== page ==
Charles Barkley on Load Management: Steel Mill Workers Are Tired Too, Still Go to Work

Charles Barkley
Charles Barkley /

The NBA load management discussion has unfortunately been given new wind by the All-Star Game earlier this month. All the players jogged around and didn't take it seriously because the game has no meaning and there is no point in pushing their bodies to the limit as a result. Or so the argument goes. It resulted in the lowest-viewed All-Star Game of all time and got everybody talking again about the larger problem of load management.

Charles Barkley is at the forefront of the "players need to play" crowd and further pushed his agenda on ESPN's First Take today, saying that steel workers are tired after a week of work too but they still show up.

Two tremendous points about this segment were made by my coworker Stephen Douglas in the TBL Slack that I want to share. First, Barkley talks a lot about players needing to work harder for a guy who is paid a truly exorbriant amount of money to work two nights a week at most and famously doesn't bother to try very hard. Second, perhaps we should be talking less about why load management exists in the NBA and instead ask why the rest of the professions don't have load management. No matter your chosen profession, work is hard and can be draining! Getting a day off here and there is not a reflection of poor work ethic or Everything That's Wrong With This Generation. It is simply an acknowledgment that we can all be worn down.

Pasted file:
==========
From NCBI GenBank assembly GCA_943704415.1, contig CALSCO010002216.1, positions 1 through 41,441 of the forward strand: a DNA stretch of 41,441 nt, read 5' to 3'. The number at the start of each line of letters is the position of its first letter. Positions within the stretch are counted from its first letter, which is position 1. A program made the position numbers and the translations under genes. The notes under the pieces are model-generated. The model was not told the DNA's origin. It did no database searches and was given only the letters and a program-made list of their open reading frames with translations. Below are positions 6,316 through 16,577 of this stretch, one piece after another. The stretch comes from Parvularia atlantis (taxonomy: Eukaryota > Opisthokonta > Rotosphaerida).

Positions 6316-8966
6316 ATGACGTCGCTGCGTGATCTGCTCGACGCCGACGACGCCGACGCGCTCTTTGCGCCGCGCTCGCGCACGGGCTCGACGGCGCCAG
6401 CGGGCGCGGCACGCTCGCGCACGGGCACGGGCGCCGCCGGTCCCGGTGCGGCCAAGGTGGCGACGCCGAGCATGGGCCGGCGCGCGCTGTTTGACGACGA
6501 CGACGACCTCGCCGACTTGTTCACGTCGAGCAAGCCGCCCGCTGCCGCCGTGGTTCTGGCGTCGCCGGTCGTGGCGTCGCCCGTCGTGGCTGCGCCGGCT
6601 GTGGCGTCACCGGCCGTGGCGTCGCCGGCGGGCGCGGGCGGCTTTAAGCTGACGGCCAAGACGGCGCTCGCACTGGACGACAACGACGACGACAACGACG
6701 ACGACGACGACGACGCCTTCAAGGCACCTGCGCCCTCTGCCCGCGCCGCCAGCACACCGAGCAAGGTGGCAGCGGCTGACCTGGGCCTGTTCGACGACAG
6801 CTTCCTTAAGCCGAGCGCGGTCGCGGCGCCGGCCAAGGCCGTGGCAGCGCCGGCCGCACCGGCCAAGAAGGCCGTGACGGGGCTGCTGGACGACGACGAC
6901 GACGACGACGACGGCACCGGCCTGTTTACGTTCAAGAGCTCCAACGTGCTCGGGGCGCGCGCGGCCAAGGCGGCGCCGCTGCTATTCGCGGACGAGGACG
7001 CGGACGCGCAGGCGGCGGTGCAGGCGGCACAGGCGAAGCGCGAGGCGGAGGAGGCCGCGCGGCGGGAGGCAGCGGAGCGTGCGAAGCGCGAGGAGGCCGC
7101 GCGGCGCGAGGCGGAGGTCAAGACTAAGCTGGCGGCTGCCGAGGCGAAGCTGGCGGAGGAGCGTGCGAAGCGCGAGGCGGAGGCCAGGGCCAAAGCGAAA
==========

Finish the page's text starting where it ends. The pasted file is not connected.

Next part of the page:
Anyway, the fundamental misunderstanding that Barkley and others in his camp constantly push is that this is a player problem. Like Stephen Curry is waking up on the morning of a back-to-back and just decides he doesn't want to play that day. That is not how it works. Maybe for a guy like LeBron James, who is 38 years-old and takes care of his body to a degree we've never seen. But for most players it's the team and doctors telling them that the medical knowledge suggests sitting out X games over the course of the season will increase the likelihood that they will be at peak shape for the playoffs by X percent.

The fact that fans are paying full freight and then find out their favorite player is sitting out two hours before tip is certainly a problem. But it is not a problem that the players are responsible for fixing.